Wharfedale: One of the most historic, and important brands in the history of Hi-Fi. From Bronze to Diamond, we chart the 85-year history of Wharfedale.
Within every marketplace, there exist brands which defined the sector; brands with a history of innovation stretching back to the very beginning of that market’s inception. The world of Hi-Fi is no exception to this rule, and in today’s Audio Affair blog, it is my privilege to write about one of the oldest Hi-Fi brands there is: Wharfedale
Without realising it, the odds are that right now, the music equipment you’re listening to owes an enormous debt of gratitude to the pioneering technical developments which Wharfedale brought to the market.
So, as we frequently invite you to do, dear reader, please pull up a comfy chair and join us for another of our historic journeys into Hi-Fi past. Are you sitting comfortably? Then let us begin…
Gilbert Briggs – Inventor & Entrepreneur
The year is 1932; in the cellar of a house in Ilkley, Yorkshire, music enthusiast and audio experimenter, Gilbert Briggs, is building his first loudspeaker units. Briggs was one of the new breed of amateur electronics engineers, experimenting with what was, at the time, cutting edge technology.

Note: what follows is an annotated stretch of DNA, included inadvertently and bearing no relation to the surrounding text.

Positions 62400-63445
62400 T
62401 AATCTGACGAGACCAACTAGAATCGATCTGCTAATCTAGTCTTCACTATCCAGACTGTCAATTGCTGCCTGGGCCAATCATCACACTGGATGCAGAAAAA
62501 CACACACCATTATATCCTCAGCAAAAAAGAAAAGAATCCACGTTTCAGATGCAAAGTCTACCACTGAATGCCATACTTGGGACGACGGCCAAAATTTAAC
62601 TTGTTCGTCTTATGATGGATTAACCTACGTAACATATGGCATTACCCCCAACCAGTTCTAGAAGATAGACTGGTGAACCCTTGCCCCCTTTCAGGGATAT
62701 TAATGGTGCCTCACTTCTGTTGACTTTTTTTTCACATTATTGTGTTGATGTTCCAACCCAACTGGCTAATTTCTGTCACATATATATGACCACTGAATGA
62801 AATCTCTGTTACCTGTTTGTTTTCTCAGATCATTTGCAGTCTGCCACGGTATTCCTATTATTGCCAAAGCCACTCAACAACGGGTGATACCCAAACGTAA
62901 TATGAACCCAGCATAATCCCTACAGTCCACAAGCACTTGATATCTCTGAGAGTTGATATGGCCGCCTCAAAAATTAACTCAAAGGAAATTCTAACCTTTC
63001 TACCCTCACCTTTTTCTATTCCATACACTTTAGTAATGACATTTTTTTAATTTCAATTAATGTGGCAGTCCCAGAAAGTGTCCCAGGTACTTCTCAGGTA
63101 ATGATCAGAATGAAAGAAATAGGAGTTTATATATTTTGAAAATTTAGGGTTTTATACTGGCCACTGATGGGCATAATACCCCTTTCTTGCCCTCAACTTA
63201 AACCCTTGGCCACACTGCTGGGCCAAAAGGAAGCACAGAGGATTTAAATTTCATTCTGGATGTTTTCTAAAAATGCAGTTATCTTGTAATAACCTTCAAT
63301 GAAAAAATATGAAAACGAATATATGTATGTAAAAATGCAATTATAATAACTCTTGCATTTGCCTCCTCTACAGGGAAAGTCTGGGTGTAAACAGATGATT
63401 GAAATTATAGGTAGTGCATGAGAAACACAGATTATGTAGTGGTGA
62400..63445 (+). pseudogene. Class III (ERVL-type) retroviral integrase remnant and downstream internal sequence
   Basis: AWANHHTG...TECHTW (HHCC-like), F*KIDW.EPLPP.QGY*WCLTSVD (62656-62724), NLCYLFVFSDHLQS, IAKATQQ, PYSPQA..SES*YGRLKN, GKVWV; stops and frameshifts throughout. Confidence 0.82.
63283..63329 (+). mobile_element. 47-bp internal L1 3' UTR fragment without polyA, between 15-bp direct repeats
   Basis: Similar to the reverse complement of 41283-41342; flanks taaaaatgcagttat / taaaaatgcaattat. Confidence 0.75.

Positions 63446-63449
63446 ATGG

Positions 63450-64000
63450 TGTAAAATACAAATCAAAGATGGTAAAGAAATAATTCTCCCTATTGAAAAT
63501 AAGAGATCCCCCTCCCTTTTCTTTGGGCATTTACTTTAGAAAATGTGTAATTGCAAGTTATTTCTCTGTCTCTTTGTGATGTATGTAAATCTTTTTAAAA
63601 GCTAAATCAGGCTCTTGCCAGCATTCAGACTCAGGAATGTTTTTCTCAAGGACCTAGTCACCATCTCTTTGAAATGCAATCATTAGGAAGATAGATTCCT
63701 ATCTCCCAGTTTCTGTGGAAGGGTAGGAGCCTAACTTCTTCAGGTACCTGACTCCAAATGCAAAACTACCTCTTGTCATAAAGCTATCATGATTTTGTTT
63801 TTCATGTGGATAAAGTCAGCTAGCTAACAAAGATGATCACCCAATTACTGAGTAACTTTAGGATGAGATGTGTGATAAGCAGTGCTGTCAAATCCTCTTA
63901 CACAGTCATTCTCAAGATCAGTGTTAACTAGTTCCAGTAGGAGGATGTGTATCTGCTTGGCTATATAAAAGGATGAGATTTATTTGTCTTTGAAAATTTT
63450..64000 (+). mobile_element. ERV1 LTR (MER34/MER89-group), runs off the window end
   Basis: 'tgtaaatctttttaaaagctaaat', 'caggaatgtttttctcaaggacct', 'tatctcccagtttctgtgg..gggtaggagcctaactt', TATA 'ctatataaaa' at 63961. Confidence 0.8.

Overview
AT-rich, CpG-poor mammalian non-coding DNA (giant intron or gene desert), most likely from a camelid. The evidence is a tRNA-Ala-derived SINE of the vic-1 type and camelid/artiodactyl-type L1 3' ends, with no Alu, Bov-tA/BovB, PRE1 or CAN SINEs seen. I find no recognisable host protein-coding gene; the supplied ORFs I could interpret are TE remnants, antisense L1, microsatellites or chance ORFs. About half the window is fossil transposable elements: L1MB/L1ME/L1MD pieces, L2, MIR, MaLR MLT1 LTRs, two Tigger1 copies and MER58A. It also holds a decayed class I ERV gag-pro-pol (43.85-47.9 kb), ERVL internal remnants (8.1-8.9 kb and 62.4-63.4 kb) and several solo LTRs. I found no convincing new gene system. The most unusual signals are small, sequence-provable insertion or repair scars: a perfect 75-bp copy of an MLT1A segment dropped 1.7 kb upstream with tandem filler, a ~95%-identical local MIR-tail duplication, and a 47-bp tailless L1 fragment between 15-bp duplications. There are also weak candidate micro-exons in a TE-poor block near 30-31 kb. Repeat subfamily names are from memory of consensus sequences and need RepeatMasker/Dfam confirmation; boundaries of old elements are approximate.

Briggs’ endeavours, however, proved to be far from amateurish, and no doubt aided by a musical ear, Briggs’ hobby of audio experimentation was about to explode beyond the confines of that cellar, and create a reputation which would quickly spread far and wide.
Gilbert Briggs’ house was located in Ilkley, Yorkshire, in the valley of Wharfe, an area known, to this day, as ‘Wharfedale’; and so, it was to be that the name of his home area, became the brand with which Gilbert Briggs was to change the face of Hi-Fi.
Wharfedale is Born
Fast forward just one year from Gilbert Briggs’ experiments in his cellar to 1933, and things are looking exciting for the fledging ‘Wharfedale Wireless Works’. A modest concern, based just outside of Bradford, Gilbert Briggs began manufacturing transducers and electronics in typically British ‘cottage industry’ manner.